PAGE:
Furrow spiders are found in many different habitats around the world. They build their webs in grassy areas, Hedgerows, and among crops such as corn, wheat, and oats. The spider gets its name from the furrow-like shape of the web it builds.
Furrow spiders are nocturnal predators that hunt their prey at night. During the day, they rest in the center of their web or in a nearby hiding place.
The life cycle of a furrow spider begins with an egg sac that contains anywhere from 50 to 200 eggs. After about two weeks, the eggs hatch, and the spiderlings begin to spin their own webs. They molt (shed their skin) several times as they grow, reaching adulthood in about two months.
Furrow spiders mate in late summer or early fall. After mating, the female lays her eggs and dies. The egg sacs overwinter in grasses or other vegetation and hatch the following spring.
What threats do furrow spiders face?
Furrow spiders are found throughout most of the United States. They are common in agricultural areas and often build their webs in furrows between rows of crops. These spiders are not considered to be dangerously venomous to humans, but their bites can cause reactions in some people.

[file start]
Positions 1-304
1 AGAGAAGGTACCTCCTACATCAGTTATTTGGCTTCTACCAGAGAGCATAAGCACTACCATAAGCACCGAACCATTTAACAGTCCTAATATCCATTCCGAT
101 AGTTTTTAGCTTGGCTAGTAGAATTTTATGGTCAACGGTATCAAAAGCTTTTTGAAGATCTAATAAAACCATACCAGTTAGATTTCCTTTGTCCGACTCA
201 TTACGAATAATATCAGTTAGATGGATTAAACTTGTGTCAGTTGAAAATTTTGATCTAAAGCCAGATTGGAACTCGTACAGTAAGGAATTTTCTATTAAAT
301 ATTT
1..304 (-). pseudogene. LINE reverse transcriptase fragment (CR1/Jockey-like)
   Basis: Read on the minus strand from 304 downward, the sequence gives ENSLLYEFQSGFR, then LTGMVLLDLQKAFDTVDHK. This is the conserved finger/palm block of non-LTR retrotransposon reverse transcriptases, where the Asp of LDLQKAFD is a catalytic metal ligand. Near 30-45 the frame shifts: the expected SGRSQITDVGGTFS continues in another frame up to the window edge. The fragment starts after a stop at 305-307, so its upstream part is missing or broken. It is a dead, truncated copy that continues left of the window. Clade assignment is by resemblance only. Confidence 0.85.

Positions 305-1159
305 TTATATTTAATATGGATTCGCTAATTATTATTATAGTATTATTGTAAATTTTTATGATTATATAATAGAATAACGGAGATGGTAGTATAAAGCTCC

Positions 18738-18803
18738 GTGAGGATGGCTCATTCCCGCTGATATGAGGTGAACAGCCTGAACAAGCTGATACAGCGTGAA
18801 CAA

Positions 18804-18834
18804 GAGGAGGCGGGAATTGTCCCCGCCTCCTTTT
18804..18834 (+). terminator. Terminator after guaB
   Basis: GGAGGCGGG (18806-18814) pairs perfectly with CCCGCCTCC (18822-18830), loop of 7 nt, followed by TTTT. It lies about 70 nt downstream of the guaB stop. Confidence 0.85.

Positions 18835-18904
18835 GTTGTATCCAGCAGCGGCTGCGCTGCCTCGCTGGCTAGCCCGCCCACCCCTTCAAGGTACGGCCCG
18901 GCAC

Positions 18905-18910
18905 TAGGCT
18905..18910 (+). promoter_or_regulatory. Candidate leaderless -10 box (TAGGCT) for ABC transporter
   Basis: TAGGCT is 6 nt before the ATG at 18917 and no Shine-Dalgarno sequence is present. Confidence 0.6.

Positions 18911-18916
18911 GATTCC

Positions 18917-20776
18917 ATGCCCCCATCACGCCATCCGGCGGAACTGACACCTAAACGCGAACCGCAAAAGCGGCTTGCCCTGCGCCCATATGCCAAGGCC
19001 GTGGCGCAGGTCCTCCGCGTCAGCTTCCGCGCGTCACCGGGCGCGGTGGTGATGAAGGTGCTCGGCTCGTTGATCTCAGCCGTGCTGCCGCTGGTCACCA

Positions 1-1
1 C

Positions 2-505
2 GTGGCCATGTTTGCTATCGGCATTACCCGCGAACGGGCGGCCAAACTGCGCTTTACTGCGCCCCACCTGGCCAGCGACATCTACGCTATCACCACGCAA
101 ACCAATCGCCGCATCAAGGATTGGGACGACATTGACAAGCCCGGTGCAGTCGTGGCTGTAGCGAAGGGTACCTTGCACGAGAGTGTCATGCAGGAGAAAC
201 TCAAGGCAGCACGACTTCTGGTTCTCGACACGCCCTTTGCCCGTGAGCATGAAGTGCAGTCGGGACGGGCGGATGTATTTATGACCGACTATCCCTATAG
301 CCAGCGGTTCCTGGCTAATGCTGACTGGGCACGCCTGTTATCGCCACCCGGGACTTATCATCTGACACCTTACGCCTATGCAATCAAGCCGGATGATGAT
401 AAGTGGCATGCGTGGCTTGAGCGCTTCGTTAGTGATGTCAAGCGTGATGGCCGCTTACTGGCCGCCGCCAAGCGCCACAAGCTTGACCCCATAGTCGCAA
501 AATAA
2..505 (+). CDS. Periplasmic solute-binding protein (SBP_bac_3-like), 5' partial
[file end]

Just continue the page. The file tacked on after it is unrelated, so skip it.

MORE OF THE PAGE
Although furrow spiders are not considered to be a major threat to crops or humans, there are some potential dangers that they pose. Their bites can cause reactions in some people, and their webs can sometimes interfere with the operations of agricultural machinery. In addition, these spiders may compete with other insect-eating animals for food resources.
How can you tell if a spider is a furrow spider?
There are a few ways to tell if a spider is a furrow spider. One way is by looking at the web. Furrow spiders build webs that look like a series of furrows or troughs. The web may be slanted or horizontal, and it is often found near the ground in gardens, fields, and woodlands.
Another way to tell if a spider is a furrow spider is by looking at the eyes. Furrow spiders have four pairs of eyes arranged in two rows. The bottom row has two small eyes, and the top row has two large eyes.
The final way to tell if a spider is a furrow spider is by looking at the legs. Furrow spiders have long legs that are covered in hair. The first two pairs of legs are longer than the other pairs.
What can you do if you find a furrow spider in your home?
If you find a furrow spider in your home, the best course of action is to remove it as soon as possible. These spiders are not dangerous to humans, but their presence can be a nuisance.
There are a few different ways to remove furrow spiders from your home. One option is to use a vacuum cleaner to suck them up. Another option is to catch them in a cup and then release them outdoors.
If you have a furrow spider infestation, it is best to contact a professional pest control company for assistance.
Are furrow spiders dangerous to humans?
Furrow spiders are not dangerous to humans and are actually quite beneficial, as they help to control insect populations. However, these spiders can be a nuisance if they build their webs in areas where people frequent, such as patios, decks or porches. If you have a furrow spider problem, the best course of action is to contact a professional exterminator.